Cap-Haitien Take Two

August 28, 2018

It’s not nature that I’m afraid of; it’s human nature.

You’re never sure of the type of person you will encounter in life and if whether it will be good or bad for you. We decided to take a road trip to Ocap (Cap-Haitien) over this past weekend and on our way there, we had stopped to add a little air to our tires. We did not get out of the car to see what the “air guy” was doing, with good intention we believed that he was doing his job. We were f&**** over. Both back tires were destroyed, he intentionally broke the valve stems of both tires. One spare-tire was not enough to get us to our destination. My stomach was on the floor from the very first time my intuition felt something was wrong. We attempted to get back to a gas station, but that would have been impossible, so we stopped at you can call it like a mom and pop type of mechanic (someone on the road), we changed the back left tire for the only spare we had and thought we were fine and would be back on the road. Within two hours the right side of the car started to shake uncontrollably, I think at that point I threw up little in my mouth. We’re fucked. We finally came to a stop and noticed the tire.

We were double fucked.

We forced the car at the exit of Limbé, the only family on the block was kind enough to stay with us. I know I said that I was not afraid of nature because, at that point, there was a dark shadow near a tree on top of the hill, first thought that came to mind, the show Supernatural; what I wouldn’t give for Dean and Sam to be around right now. My partner, snoring his life away as if we were not in this predicament. The first person we called, to be honest, I thought was one of my partner’s friend was laughing at the situation–I did want to reach over the phone and push him in his throat, but I had to remain calm even though I cried two times, I became a real Brooklynite (clapping my hands with every word), I was hungry, and I realized I watch too many horror movies. Don’t get me wrong; I was entirely negative in this situation. Yes, this was out of my control; however, I felt as if I was partly to blame because I recommended getting air. You can say that this was my first real Haiti experience. Only an hour and a half away from our destination, we were in our car with our emergency lights on hoping that those crazy bus and truck drivers would not do anything stupid on the road.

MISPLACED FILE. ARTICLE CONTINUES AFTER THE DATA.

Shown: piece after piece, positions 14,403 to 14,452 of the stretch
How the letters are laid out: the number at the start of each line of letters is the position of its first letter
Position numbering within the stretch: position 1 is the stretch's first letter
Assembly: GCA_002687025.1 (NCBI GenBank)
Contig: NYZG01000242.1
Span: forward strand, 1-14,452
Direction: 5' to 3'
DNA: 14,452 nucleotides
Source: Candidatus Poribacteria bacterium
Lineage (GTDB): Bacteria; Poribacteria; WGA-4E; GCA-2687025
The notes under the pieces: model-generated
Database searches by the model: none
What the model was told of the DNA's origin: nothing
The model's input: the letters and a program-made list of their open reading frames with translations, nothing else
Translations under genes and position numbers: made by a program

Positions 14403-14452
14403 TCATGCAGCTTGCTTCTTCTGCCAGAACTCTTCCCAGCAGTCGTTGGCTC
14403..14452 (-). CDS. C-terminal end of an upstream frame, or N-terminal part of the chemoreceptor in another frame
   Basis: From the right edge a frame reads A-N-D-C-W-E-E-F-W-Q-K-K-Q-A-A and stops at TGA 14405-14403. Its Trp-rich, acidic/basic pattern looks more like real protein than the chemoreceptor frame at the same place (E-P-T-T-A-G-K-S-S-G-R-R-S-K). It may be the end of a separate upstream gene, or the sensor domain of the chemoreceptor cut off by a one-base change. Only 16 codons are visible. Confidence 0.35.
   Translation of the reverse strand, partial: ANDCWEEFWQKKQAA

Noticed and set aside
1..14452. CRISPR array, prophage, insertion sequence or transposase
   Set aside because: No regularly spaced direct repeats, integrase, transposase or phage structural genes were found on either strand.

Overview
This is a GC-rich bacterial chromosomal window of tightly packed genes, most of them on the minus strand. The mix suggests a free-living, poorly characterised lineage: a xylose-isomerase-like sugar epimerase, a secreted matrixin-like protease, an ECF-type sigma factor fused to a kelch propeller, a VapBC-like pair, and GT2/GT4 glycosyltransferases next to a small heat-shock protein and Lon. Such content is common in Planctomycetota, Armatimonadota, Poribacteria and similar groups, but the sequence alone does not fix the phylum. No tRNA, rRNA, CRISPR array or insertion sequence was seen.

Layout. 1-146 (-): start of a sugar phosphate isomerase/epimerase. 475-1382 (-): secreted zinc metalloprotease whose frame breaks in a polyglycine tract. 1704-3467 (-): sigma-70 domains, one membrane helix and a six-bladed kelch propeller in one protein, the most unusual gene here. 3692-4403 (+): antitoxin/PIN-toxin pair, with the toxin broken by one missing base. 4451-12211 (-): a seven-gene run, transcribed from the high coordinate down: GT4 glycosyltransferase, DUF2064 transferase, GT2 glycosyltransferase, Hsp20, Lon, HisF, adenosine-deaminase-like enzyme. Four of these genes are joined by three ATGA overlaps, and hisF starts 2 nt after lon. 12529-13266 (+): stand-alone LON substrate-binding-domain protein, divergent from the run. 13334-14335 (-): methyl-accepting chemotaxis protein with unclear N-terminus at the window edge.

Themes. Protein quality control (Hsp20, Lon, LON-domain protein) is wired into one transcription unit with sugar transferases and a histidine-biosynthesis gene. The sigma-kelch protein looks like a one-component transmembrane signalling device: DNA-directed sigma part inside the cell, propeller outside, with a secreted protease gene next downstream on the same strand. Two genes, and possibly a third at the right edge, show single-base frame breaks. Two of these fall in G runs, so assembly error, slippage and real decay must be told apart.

Thank god for Hôtel Le Mont Joli. Steve, the owner, sent his personal driver and his car to pick us up at Limbé. We’ve reached the hotel at 1:30 AM Saturday morning. At 7:00 AM nothing was open yet, so I ate because I knew if I started my day hungry someone would die. Some Haitian hot chocolate to calm my spirit, some omelet Créole to wake my senses; however, my anxieties have been on high alert since the night before. We got a taxi to head to a garage to at least fix one tire and buy the second one; we stopped at Top Tires located in charrier, Cap-Haitien. The mechanic who helped us (my apologies, I did not get his name) charged us 1000HG and sped off to look for the size that we needed outside Top Tires because the garage did not have the size we needed. Being anxious and hot, I approach his colleagues to ask when they were closing as well as his number but they had a tight mouth and had an attitude; I walk away annoyed. Went inside the office and asked the manager for her employee’s phone number as well convince her to stay open (They close at noon on Saturdays btw) until her employee returned to fix the tire we’ve paid for, with her rude demeanor she responded  “sa pa régardé’m” (it’s none of my business). In my head I woosad, in my head, I cursed her out, in my head I reached over the counter. I was baffled that a manager would tell a client this after the fact that the client paid for a service. This man (the mechanic) should get an award for the fact that he went out of his way in search of a tire Top Tires did not have at their garage and would only have it until Tuesday (today). And then finally, we’ve fixed the tires, was back on the road and prayed that the front tires did not give out on us.

Our last day in Ocap was Sunday, and we were contemplating on whether we should go to the beach or go to the Citadel. I must say deciding to go to the Citadel was the best option. I opted out of getting on a horse because my clumsy behind had fallen off a horse and a donkey when I was a kid and I had no intention on getting on one again and fall off the mountain. So we hiked. This was a hikers dream, every time I thought we were near, we weren’t. I cried a little inside, we stopped to catch our breath and drank some water when the hill got too steep, where we met a South Korean family, which I must say I need to get back to learning this language because I just knew my basics. 


This small weekend trip taught me that human nature changes and just because I would be considerate towards a stranger don’t mean that a stranger would be the same. Driving on the mountains in Haiti can be dangerous mostly because of crazy tap-tap drivers, bus drivers, truck drivers thinking that they’re the only ones on the road. I also will suggest for BMW to shoot their next car commercial from Port-au-Prince to Cap-Haitien, because that car did not, I repeat, did not fall over the mountain especially with two tires that were destroyed. That car held itself together.

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